The Moon is an astronomical body that orbits planet Earth and is Earth’s only permanent natural satellite. It is the fifths largest natural satellite in the Solar System, and the largest among planetary satellites relative to the size of the planet that it orbits (its primary). The Moon is after Jupiter’s satellite To the seconds densest satellite in the Solar System among those whose densities are known .The Moon is thought to have formed about 4.51 billion years ago, not long after Earth. The most widely accepted explanation is that the Moon formed from the debris left over after a giant impact between Earth and a Mars seized body called Theia.
The Moon is in synchronous rotation with Earth, and thus always shows the same side to Earth, the near side. The near side is marked by dark volcanic maria that fill the spaces between the bright ancient crustal highlands and the prominent impact craters. After the Sun, the Moon is the seconds brightest regularly visible celestial object in Earth’s sky. Its surface is actually dark, although compared to the night sky it appears very bright, with a reflectance just slightly higher than that of worn asphalt. Its gravitational influence produces the ocean tides, body tides, and the slight lengthening of the day.
The Moon’s average orbital distance is 384,402 km (238,856 ), or 1.28 lights seconds. This is about thirty times the diameter of Earth. The Moon’s apparent size in the sky is almost the same as that of the Sun, since the star is about 400 times the lunar distance and diameter. Therefore, the Moon covers the Sun nearly precisely during a total solar eclipse. This matching of apparent visual size will not continue in the far future because the Moon’s distance from Earth is gradually increasing.
The Moon was first reached in September 1959 by the Soviet Union’s Luna 2, an unmanned spacecraft. The United States’ NASA Apollo program achieved the only manned lunar missions to date, beginning with the first manned orbital mission by Apollo 8 in 1968, and six manned landings between 1969 and 1972, with the first being Apollo 11 in July 1969. These missions returned lunar rocks which have been used to develop a geological understanding of the Moon’s origin, internal structure, and the Moon’s later history. Since the 1972 Apollo 17mission the Moon has been visited only by unmanned spacecraft.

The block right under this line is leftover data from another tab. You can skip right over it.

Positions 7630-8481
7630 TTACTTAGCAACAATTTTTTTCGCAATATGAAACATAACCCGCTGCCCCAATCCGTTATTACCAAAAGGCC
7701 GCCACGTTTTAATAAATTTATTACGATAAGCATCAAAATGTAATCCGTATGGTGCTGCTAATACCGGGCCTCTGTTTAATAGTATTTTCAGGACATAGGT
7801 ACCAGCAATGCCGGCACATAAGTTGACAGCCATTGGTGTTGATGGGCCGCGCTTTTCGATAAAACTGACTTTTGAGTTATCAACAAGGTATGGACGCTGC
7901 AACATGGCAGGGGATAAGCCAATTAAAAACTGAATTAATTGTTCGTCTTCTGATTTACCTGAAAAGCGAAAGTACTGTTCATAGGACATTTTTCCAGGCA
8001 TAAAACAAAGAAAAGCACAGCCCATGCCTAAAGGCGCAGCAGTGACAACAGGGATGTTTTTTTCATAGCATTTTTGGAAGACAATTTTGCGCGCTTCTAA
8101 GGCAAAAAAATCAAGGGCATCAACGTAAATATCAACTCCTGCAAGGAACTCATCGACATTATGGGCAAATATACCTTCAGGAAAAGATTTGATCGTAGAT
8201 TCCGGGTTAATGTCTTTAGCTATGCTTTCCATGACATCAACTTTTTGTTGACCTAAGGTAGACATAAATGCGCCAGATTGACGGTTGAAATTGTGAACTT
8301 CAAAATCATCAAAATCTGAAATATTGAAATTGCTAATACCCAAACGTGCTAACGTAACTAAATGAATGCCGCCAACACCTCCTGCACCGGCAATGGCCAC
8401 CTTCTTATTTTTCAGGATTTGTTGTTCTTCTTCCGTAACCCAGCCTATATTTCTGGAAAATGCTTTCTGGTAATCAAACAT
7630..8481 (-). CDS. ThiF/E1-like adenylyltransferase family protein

Both the Moon’s natural prominence in the earthly sky and its regular cycle of phases as seen from Earth have provided cultural references and influences for human societies and cultures since time immemorial. Such cultural influences can be found in language, lunar calendar systems, art, and mythology.
17 great fact of a moon
1 The Moon is the Earth’s only natural satellite. A natural satellite is a space body that orbits a planet, a planet like object or an asteroid.
2 It is the fifth largest moon in the Solar System. Learn more about the other moons in the Solar System.
3 The average distance from the Moon to the Earth is 384403 kilometres (238857 miles).
4 The Moon orbits the Earth every 27.3 days.
5 Mons Huygens is the tallest mountain on the Moon, it is 4700 metres tall, just over half the height of Mt Everest (8848m).
6 The Moon rotates on its axis in around the same length of time it takes to orbit the Earth. This means that from Earth we only ever see around 60% of its surface (50% at any one time).
7 The side that we can see from Earth is called the near side while the other side is called the far side (it is sometimes called the dark side despite the fact that it illuminated by the Sun just as much as the near side).
8 The effect of gravity is only about one fifth (17%) as strong on the surface of the Moon compared to the strength of gravity on the surface of the Earth.
9 The Soviet Union’s Luna program featured the first successful landing of an unmanned spacecraft on the surface of the Moon in 1966.
10 The USA’s NASA Apollo 11 mission in 1969 was the first manned Moon landing.
11 The first person to set foot on the Moon was Neil Armstrong.
12 The far side of the Moon looks quite different due to its lack of maria (ancient pools of solidified lava).
13 The surface of the Moon features a huge number of impact craters from comets and asteroids that have collided with the surface over time. Because the Moon lacks an atmosphere or weather these craters remain well preserved.
14 Although research is continuing, most scientists agree that the Moon features small amounts of water.
15 The Moon is very hot during the day but very cold at night. The average surface temperature of the Moon is 107 degrees Celsius during the day and -153 degrees Celsius at night.
16 The Earth’s tides are largely caused by the gravitational pull of the Moon.
17 The phases of the Moon are: New Moon, Crescent, First Quarter, Waxing Gibbous, Full Moon, Waning Gibbous, Last Quarter, Crescent, New Moon…